TeenLife Blog

Supporting teen success, one post at a time
Posted June 15, 2018, 8 a.m. by TeenLife | View Comments
Dennis Rendleman, student at University of Indiana Jacobs School of Music

Dennis Rendleman is majoring in in flute performance, music education, and musical theater at Indiana University's Jacob School of Music. How did you discover your passion for music? I started playing the flute in fourth grade, and I vividly remember how my arms weren’t long enough to hold it comfortably. My brother had played flute, so I thought I’d give it a try. Well, it’s almost 11 years later, and my love for music has only expanded. A big factor in this musical growth is attending the Indiana University Jacobs School of Music. I get to wake up and fill ...

Posted June 13, 2018, 8 a.m. by Conner Reed | View Comments
The 10 Most Horrific Types of Websites to Block from your Teens

Parenting in 2018 means something very different than it did in 2008, or even 2017. The digital landscape changes so rapidly that Twitter will probably have a new privacy policy by the time you’re done reading this blog post. What can feel confusing for older generations (Didn’t Facebook used to be cool? Since when were YouTube and TV the same thing?) is often an intuitive breeze for young people. In a world with nearly 2 billion websites where at least 30 percent of teens admit to hiding their online behaviors, this can spike a parent’s blood pressure. The internet can ...

Posted June 12, 2018, 8 a.m. by Shannon Vasconcelos | View Comments
Pile of coins with a miniature graduation cap on top.

College is expensive. Yes, really expensive. Even families who don’t qualify for financial aid can often struggle to pull together the funds to pay a $10,000, $20,000 or $30,000 bill in one fell swoop. Borrowing college loans has, therefore, become much more common, with nearly three-quarters of college students graduating with some type of debt, according to The Federal Reserve. And that’s just students. The amount of debt taken on by parents to finance their children’s college education is much harder to pinpoint, due to the variety of types of financing available to parents, but the numbers are certainly substantial. ...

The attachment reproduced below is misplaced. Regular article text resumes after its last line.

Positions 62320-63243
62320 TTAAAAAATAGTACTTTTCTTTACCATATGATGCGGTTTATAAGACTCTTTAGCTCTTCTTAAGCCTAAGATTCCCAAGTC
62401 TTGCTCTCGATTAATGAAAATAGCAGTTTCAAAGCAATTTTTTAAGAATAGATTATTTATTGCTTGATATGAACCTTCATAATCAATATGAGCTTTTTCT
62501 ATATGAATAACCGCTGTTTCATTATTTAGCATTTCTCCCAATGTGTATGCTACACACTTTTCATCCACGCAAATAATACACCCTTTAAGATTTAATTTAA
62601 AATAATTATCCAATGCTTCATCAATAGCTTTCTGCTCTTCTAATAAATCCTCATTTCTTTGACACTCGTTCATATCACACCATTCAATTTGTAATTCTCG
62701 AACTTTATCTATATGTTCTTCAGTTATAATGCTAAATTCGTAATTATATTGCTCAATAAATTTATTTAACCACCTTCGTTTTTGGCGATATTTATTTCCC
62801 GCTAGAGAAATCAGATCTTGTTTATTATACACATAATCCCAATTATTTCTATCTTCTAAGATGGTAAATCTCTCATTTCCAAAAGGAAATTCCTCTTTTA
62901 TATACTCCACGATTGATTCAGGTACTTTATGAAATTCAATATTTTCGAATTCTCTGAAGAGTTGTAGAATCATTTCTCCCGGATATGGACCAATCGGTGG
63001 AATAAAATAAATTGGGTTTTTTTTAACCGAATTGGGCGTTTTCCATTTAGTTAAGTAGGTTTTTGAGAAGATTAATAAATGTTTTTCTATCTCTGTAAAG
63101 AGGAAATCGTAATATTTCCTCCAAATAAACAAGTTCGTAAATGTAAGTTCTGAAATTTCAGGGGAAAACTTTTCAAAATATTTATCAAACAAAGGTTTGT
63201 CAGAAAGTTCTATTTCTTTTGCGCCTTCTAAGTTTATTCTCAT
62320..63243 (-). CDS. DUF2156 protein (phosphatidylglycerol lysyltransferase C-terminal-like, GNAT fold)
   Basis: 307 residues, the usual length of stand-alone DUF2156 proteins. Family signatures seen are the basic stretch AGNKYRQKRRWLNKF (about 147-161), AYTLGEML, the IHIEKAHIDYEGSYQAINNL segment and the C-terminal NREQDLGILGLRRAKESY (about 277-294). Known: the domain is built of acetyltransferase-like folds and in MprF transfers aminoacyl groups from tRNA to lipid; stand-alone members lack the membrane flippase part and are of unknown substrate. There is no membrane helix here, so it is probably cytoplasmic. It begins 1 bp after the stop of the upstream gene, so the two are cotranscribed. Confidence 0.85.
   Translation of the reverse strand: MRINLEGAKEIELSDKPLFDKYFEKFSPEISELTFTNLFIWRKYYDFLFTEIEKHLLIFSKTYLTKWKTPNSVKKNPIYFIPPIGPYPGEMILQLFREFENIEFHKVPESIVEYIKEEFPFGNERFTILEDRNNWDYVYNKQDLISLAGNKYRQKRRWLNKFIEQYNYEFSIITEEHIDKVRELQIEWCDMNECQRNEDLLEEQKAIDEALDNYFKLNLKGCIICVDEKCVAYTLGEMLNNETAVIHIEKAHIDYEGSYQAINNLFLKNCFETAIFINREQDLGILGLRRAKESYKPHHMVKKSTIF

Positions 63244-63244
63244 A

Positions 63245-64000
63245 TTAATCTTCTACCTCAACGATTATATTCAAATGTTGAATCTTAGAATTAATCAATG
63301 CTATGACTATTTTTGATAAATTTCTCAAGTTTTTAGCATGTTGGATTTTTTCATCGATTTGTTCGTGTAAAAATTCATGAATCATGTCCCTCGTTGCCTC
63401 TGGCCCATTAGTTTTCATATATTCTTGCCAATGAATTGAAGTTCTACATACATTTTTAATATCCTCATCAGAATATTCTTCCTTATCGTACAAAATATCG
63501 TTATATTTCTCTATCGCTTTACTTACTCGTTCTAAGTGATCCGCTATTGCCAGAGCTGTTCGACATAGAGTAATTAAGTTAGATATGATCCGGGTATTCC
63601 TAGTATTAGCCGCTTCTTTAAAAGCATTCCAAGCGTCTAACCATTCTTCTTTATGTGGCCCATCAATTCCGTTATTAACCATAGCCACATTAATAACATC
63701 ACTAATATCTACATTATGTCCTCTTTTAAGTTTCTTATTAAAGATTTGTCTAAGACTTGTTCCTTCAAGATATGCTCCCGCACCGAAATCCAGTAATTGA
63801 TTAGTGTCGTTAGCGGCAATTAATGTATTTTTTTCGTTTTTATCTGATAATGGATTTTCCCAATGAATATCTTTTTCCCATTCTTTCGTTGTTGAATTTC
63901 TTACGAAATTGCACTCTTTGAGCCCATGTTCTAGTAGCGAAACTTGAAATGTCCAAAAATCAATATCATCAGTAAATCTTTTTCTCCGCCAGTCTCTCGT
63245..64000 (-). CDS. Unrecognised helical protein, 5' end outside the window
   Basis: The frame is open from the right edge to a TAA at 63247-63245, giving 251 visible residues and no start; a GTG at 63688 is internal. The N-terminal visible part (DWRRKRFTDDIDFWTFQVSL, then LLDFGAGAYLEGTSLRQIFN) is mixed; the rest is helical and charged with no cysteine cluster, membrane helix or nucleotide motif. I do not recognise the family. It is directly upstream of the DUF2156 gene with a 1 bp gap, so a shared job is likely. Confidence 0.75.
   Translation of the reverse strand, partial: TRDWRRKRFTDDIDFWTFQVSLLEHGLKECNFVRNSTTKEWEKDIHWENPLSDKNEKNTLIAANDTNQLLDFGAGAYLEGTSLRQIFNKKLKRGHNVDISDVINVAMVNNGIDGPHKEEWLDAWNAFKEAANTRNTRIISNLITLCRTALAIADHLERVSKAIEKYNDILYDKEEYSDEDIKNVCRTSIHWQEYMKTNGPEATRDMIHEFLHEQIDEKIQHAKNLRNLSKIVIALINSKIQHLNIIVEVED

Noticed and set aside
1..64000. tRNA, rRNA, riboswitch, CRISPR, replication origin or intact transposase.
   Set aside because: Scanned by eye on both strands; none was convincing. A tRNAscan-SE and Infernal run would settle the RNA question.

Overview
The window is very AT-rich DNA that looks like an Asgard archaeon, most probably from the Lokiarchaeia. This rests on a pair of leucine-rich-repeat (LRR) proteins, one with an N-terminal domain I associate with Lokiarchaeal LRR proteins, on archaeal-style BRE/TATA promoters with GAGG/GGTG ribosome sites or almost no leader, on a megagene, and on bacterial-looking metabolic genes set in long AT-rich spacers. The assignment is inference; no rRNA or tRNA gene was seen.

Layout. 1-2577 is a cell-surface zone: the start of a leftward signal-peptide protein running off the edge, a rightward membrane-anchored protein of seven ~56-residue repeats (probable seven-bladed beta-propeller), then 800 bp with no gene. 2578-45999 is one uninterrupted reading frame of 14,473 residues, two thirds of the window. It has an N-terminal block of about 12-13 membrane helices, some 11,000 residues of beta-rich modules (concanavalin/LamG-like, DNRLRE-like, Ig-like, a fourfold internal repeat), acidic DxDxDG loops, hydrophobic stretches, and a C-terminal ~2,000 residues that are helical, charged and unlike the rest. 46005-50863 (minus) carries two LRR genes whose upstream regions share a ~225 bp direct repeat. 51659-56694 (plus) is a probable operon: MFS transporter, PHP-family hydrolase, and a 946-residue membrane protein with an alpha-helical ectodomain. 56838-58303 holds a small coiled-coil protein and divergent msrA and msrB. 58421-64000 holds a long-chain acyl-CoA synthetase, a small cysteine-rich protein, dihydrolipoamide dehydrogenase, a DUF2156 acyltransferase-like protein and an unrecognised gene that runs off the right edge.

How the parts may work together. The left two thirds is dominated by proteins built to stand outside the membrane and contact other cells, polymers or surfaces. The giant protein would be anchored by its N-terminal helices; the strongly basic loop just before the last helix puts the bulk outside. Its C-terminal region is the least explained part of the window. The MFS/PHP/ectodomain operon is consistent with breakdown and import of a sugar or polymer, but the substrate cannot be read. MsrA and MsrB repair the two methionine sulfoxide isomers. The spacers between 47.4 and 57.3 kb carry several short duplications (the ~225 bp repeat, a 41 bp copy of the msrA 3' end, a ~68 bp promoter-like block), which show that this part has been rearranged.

Posted June 7, 2018, 8 a.m. by Suzanne Shaffer | View Comments
Mother and daughter at college orientation party talking with female professor.

New student orientation is one event at college neither you nor your student should miss. Parents learn valuable information at college orientation and students make much-needed connections with other students. Orientation will help your student ease into college life and help you cope as they make the move from home to independent living. It is an exciting time for the entire family when a child goes off to college. It’s not only a transition from one phase of education to the next, but the beginning of your child’s first years away from home. This also means, in many cases, the ...

Posted June 5, 2018, 11:30 a.m. by Suzanne Shaffer | View Comments
Teenage barista serving coffee at a cafe.

Summer is approaching and it’s a good time for parents of college-bound students to make the most of the free time. Your student will certainly be busy, especially if this is the summer before senior year. But there are a few things you should make sure to complete dur ing the summer that will help your student progress along the college admissions path. Start preparing your student for independence. Use the summer to teach some basic life skills. It’s never too early to start preparing for independence. College is the first step toward adult independence. Students will have to make ...